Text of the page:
He indicated that the Gulf Interconnection Project is an essential infrastructure linking project, achieving its most important strategic goals in enhancing energy security and raising Gulf electric systems' reliability and safety.

The Interconnection Project was implemented in three phases and consisted of the following principal elements: the interconnection of the Northern Systems in Kuwait, Saudi Arabia, Bahrain, and Qatar, completed in early 2009.

The second phase comprised the internal interconnection of the Southern Systems, including UAE and Oman, to form the UAE National Grid and the Oman Northern Grid, and the last phase, in 2010, interconnected the Northern and Southern Systems.

The Authority's CEO explained that the interconnection objectives include enhancing the security of electric power and achieving economic savings resulting from the possibility of each country benefiting from the reserves of other GCC countries to help reduce their stockpiles.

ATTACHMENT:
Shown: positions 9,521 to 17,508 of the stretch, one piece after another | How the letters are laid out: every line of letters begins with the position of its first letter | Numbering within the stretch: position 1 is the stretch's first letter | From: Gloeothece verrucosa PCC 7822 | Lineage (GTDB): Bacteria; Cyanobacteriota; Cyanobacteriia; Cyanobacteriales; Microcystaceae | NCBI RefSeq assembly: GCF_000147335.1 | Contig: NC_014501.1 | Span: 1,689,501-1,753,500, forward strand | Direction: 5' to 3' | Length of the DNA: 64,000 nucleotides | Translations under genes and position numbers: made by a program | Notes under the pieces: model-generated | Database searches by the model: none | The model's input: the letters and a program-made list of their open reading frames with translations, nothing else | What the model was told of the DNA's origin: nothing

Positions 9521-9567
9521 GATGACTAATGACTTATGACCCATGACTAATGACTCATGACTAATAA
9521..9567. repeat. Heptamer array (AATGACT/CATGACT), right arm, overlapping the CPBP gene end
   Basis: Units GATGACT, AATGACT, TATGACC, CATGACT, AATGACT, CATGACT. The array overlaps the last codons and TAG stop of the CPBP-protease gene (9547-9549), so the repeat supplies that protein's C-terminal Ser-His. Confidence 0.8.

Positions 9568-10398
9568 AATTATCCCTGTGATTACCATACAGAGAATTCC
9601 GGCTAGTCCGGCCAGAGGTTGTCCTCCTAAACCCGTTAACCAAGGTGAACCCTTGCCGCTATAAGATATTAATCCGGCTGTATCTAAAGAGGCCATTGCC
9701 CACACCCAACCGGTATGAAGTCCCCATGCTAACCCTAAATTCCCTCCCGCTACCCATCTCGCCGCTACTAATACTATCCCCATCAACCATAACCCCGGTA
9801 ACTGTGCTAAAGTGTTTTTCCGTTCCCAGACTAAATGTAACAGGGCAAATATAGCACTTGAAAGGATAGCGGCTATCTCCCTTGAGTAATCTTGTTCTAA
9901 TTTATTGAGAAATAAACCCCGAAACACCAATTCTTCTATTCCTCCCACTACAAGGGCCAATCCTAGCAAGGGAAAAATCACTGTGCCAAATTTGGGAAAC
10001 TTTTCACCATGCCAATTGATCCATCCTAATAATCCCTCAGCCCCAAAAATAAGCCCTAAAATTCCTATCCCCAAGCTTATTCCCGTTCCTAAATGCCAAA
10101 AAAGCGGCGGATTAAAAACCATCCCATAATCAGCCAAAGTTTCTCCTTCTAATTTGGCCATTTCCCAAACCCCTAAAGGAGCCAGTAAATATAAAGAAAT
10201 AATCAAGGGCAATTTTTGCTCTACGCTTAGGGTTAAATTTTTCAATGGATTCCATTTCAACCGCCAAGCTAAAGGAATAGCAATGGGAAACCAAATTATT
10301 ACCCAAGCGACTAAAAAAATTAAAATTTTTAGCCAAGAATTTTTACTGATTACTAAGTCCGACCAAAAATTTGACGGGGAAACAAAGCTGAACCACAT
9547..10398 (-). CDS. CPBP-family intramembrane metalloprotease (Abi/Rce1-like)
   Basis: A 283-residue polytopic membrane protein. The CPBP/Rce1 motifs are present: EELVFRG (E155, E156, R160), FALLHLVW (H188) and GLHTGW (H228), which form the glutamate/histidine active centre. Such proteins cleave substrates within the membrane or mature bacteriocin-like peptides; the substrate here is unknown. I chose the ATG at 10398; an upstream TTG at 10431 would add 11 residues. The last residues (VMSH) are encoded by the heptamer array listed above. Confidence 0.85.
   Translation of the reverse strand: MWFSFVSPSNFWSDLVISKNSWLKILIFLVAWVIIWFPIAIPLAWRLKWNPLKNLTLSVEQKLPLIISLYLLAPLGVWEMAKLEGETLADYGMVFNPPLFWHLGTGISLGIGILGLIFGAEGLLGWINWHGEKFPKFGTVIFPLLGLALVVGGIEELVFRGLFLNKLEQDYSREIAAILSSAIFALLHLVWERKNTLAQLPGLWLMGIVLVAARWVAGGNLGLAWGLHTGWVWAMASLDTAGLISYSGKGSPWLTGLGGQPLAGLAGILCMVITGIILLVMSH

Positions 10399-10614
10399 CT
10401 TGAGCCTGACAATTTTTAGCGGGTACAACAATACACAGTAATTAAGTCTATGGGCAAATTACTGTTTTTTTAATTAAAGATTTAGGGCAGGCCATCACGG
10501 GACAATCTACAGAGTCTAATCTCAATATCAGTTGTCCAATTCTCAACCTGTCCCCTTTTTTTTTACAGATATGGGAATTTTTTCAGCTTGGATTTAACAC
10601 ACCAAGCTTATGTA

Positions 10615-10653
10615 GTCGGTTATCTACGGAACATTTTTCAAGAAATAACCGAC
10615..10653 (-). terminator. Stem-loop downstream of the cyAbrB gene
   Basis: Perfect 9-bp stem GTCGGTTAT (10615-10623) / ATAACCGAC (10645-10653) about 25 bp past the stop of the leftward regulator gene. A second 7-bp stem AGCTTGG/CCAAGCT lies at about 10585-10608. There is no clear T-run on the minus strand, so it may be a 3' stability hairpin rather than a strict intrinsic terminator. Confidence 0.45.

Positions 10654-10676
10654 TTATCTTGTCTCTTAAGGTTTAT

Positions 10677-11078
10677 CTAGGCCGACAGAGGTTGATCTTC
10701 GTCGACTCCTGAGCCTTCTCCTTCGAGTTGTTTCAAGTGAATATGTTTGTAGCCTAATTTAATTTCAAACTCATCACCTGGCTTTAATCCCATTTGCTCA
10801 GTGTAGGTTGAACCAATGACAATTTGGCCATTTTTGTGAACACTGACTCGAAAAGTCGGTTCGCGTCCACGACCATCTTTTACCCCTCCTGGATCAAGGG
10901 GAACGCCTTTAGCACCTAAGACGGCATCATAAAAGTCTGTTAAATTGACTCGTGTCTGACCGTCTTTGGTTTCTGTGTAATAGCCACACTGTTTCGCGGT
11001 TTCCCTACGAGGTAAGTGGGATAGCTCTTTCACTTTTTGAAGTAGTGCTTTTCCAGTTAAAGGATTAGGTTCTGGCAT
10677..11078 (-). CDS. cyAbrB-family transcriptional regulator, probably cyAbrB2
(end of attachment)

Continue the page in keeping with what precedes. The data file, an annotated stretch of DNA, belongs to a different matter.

The benefits also extend to saving the cost of building new power stations, thus reducing operating and maintenance expenses, reducing carbon emissions, and activating and developing electric energy trading markets.


Emirates Says to Make Purchase Order of 150 Jets

An Emirates plane at Dubai International Airport. (Asharq Al-Awsat)
An Emirates plane at Dubai International Airport. (Asharq Al-Awsat)
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Emirates Says to Make Purchase Order of 150 Jets

An Emirates plane at Dubai International Airport. (Asharq Al-Awsat)